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In My Eyes: The Human Rights Situation in Vidin from a Foreigner’s Perspective

Ms. Amanda Mayer

Advocacy and Fundraising

NGO Organization Drom

31 JAN 2018

As a visitor, there is only so much I can see. Having arrived in Vidin less than five months ago, I am still a firm outsider, and thus my observations on a topic so complex as the human rights situation in the small city of Vidin are and incomplete. I live nearby the relatively bustling city centre, and, admittedly, I do not see very many signs on a daily basis that would indicate the reality of a deep-seated problem with inequality and segregation.

In my eyes, this issue of human rights in Vidin as it relates to the Roma community could initially be easily overlooked by someone passing through. Apart from the occasional man or woman on the corner in need of spare change or something to eat, one could walk through the streets and even spend a fair amount of time in this city without realizing the deeper issues at play.

But with about 17,000 of Vidin’s 50,000 residents living in Roma ghetto on the outskirts of the city, according to a 2017 report, it is no wonder that there is so little an outsider can actually see. Roma kids are segregated into all-Romany schools, and shops and facilities are concentrated within separate areas on the city’s periphery, effectively keeping the Roma community apart from the rest of Vidin’s population (Open Society Foundation, 1). And the fact that they are unseen both exasperates the discrimination issue and allows it to continue.

Moreover, the Roma ghetto is surrounded by a wall and very often Roma kids and parents have to climb stairs in order to go to kindergarten and school outside of the ghetto.

For instance, the right to housing and shelter—while seemingly fundamental— is seldom considered by one who has never had it threatened or revoked. For those of us with places to live, it is not necessarily instinctive to dwell upon the plight of those without. But coordinated projects such as Organisation DROM’s Equal Access to Housing for Roma in the Town of Vidin, conducted with a grant from the Open Society Foundation, reveal Vidin’s crisis of systemic discrimination against a minority. An outsider learns that Roma houses found to be illegal according to building laws must either be modified to become legal, or else face demolition by the government. And in the common scenario whereby the illegal house served as a primary or only shelter, families are left completely homeless once it is demolished. Even in the case of legalization, it is often prohibitively expensive for Roma families who secure access to housing rights to pay off the necessary amount in tender (2017, p.10).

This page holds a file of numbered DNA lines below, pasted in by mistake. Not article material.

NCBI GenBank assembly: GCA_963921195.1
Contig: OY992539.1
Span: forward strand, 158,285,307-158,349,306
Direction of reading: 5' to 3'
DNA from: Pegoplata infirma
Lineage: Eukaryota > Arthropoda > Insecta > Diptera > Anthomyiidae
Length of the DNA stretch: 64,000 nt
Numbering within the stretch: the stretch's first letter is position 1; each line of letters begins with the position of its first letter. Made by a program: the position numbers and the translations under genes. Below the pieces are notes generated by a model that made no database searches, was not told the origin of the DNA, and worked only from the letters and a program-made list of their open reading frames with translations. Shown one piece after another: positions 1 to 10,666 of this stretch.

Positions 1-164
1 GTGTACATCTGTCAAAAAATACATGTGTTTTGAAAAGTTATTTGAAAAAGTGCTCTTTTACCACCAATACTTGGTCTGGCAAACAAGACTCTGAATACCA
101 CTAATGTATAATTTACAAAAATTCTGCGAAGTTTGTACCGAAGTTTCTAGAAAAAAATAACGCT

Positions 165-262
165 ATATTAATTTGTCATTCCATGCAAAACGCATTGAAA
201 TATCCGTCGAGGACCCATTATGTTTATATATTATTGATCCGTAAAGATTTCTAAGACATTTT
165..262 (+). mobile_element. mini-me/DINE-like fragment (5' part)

As a teacher in the local English language high school, the only context in which I even hear mention of the ethnic inequality that exists in Vidin  is the occasional, offhanded use of the word “gypsy” by students in the classroom, as a derogatory term to classify the Roma people. And although this stands out to me as plainly disrespectful, I am aware that it more likely comes from a place of jadedness and detachment than one of true hatred or malcontent on the part of the students. Perhaps they are numbed to the true depths of the human rights situation in Vidin by having lived here their entire lives, and in all probability, they do not think there is any way of changing the status quo.

In my eyes, I see traces of similarity between the social and institutional marginalization of the Roma population in northwestern Bulgaria and the treatment of African Americans in the United States prior to and surrounding the Civil Rights movement of the 1960s. Vidin’s human rights situation is unique, discrimination is not unique— not to this city, this region, or this country. It is a shared problem of all mankind, and our collective responsibility to eradicate it.

In my eyes, research and awareness campaigns, coupled with systematic efforts by NGOs such as the Open Society Foundation and Organisation Drom to collaborate with government entities, are the catalysts for change and represent a way forward for improving the human rights situation in Vidin. In my eyes, every person—man, woman, student, visitor, passerby, and resident alike—has a role to play in this mission, and has the potential to make an impact by supporting these organizations however possible.


Image credit: NGO Organization Drom, 2018